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China-Japan spat drives plunge in support for Japan's Kan

Japanese Prime Minister Naoto Kan met Chinese Premier Wen Jiabao on the sidelines of the Asia-Europe summit in Brussels Monday, but the issues at the heart of recent China-Japan friction remain unresolved.

Japan's Prime Minister Naoto Kan is seen during the opening ceremony of an Asia-Europe summit in Brussels on Monday.

Yves Logghe/AP

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Monday’s meeting between Japanese Prime Minister Naoto Kan and Chinese Premier Wen Jiabao is the clearest sign yet that the countries are mending fences after their worst bilateral row for years.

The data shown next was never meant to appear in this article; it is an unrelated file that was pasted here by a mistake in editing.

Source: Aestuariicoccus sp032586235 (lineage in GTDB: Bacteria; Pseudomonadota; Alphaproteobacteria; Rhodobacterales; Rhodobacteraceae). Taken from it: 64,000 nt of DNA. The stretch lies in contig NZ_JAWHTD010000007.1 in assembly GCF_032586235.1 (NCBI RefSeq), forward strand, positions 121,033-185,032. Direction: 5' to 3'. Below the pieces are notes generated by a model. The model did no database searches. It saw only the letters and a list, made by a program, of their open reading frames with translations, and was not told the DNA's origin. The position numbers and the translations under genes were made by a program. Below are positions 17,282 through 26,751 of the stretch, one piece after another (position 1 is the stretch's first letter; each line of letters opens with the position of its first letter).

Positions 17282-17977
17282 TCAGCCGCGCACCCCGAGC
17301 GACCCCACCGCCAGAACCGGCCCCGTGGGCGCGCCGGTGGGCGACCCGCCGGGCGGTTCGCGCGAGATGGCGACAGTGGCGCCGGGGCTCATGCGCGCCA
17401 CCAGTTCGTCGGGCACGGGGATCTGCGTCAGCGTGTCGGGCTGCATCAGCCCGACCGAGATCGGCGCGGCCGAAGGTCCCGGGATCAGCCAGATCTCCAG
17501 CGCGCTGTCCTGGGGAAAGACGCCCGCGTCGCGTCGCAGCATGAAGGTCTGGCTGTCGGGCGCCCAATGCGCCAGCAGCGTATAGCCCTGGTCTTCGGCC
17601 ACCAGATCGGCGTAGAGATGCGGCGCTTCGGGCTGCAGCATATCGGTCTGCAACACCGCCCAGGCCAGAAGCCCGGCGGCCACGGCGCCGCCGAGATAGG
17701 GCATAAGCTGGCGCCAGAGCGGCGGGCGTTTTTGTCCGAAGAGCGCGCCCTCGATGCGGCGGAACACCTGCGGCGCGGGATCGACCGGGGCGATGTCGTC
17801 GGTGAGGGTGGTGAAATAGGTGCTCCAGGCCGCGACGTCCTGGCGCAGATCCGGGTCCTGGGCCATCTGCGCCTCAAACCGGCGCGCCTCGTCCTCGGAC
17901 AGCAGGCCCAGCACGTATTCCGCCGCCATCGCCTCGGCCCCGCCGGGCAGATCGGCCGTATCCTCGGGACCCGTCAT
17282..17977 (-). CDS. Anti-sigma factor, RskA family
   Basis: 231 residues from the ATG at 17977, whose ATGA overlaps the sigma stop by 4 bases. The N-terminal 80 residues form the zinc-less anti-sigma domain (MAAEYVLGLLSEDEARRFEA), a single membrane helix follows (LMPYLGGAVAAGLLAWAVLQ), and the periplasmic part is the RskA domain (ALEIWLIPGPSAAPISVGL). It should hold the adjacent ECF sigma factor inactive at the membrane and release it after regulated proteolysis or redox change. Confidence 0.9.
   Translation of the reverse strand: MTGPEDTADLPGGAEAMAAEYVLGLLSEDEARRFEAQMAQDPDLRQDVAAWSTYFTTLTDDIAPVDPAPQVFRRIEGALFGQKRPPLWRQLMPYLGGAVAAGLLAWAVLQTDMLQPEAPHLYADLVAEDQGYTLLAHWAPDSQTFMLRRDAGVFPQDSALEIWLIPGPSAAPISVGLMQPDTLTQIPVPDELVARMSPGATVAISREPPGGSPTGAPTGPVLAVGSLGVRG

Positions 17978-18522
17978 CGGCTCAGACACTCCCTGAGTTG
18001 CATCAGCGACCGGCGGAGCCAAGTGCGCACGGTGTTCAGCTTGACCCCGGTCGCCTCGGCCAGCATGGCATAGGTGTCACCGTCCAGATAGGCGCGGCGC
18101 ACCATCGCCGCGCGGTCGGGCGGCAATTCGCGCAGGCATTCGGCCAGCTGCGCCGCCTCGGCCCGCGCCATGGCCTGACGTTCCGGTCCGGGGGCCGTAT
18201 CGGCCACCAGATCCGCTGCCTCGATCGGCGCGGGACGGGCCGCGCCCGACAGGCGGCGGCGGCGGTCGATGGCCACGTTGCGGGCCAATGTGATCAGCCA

Over the course of a 25-minute “spontaneous” encounter after dinner at the Asia-Europe summit in Brussels, the leaders, according to Mr. Kan, agreed to “return to the starting point of improving our strategically mutual beneficial relations.”

But the show of postprandial statesmanship falls well short of a resolution of the issue at the heart of recent friction: competing territorial claims to the Senkakus, a group of uninhabited islands in the east China Sea that China refers to as the Diaoyu, and drilling rights to nearby oil and gas fields.

And unfortunately for Mr. Kan, the Japanese public has taken a dim view of his handling of the spat, which erupted after a Chinese trawler collided with Japanese Coast Guard vessels near the Senkakus early last month.

Political support for Mr. Kan plummets


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